CHAMPAIGN, Ill., Oct. 13 (UPI) — A substance found in carrots, peppers, celery, olive oil, peppermint, rosemary and chamomile may reduce elderly memory deficits, U.S. researchers suggest.
Study leader Rodney Johnson of the University of Illinois says luteolin, found in many plants, has anti-inflammatory effects in the body and the current study suggests it improves cognitive health by acting directly on the microglial cells to reduce their production of inflammatory cytokines in the brain.
Inflammation in the brain appears to be a key contributor to age-related memory problems, Johnson says.
Microglial cells, specialized immune cells that reside in the brain and spinal cord are stimulated to produce signaling molecules — cytokines — which spur a cascade of chemical changes in the brain.
These inflammatory cytokines induce “sickness behavior” such as the sleepiness, loss of appetite, memory deficits and depressive behaviors that often accompany illness.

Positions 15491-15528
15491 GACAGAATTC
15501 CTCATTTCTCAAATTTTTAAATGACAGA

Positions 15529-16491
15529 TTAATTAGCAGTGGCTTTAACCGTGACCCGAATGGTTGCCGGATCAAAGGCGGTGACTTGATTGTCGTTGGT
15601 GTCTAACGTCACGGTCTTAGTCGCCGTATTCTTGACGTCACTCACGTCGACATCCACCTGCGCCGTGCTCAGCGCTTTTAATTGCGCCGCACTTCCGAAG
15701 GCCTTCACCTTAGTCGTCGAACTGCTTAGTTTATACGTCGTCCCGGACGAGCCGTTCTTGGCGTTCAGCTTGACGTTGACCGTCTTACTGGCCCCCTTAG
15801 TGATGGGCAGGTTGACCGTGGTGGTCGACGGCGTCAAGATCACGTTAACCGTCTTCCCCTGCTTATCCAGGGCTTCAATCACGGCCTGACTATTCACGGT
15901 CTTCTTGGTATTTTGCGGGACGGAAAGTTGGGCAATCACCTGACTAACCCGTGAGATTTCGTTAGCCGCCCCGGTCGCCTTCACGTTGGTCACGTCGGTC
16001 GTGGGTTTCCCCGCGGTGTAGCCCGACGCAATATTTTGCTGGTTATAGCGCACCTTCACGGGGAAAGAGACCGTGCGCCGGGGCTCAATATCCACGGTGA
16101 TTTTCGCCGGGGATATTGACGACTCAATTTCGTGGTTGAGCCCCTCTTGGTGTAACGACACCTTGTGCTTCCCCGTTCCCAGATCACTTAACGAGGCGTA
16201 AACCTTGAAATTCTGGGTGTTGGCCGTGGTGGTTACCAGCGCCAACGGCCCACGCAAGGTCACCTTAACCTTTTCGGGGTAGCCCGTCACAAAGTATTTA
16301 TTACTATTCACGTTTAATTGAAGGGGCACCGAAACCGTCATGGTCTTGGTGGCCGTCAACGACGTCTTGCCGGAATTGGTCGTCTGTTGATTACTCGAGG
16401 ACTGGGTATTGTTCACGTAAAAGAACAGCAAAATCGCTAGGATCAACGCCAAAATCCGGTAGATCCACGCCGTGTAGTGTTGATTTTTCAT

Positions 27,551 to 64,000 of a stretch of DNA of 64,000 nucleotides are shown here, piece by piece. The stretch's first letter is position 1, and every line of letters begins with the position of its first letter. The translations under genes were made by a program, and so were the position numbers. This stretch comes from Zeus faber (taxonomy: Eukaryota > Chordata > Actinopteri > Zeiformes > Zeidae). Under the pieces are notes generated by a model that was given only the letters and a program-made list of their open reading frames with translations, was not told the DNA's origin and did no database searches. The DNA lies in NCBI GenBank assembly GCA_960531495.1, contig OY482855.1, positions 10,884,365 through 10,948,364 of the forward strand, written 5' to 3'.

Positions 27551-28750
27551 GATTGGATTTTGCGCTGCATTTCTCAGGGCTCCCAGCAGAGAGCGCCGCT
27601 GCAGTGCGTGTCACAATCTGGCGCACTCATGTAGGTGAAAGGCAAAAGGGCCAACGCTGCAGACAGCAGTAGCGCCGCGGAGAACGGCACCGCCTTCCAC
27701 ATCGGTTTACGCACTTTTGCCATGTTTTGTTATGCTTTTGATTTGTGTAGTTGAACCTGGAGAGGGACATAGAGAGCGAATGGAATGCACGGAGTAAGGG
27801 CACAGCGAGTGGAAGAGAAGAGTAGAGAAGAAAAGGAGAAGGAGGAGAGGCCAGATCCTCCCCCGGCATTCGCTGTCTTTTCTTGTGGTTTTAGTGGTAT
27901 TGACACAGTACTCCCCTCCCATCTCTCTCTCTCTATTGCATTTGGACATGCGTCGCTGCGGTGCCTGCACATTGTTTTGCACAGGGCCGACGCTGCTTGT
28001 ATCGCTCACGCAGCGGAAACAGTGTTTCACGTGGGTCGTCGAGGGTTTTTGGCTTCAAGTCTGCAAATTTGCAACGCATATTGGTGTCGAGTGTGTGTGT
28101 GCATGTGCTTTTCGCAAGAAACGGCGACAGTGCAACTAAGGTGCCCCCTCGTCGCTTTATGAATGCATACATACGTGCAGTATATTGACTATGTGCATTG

“We found previously that during normal aging, microglial cells become dysregulated and begin producing excessive levels of inflammatory cytokines,” Johnson says in a statement. “We think this contributes to cognitive aging and is a predisposing factor for the development of neurodegenerative diseases.”
Adult and old mice were fed a control diet or a luteolin-supplemented diet for four weeks.
The study, published in the Journal of Nutrition, finds the aged mice on the luteolin-supplemented diet did better on the learning and memory tasks than their peers, and the levels of inflammatory cytokines in their brains were more like those of the younger adult mice.
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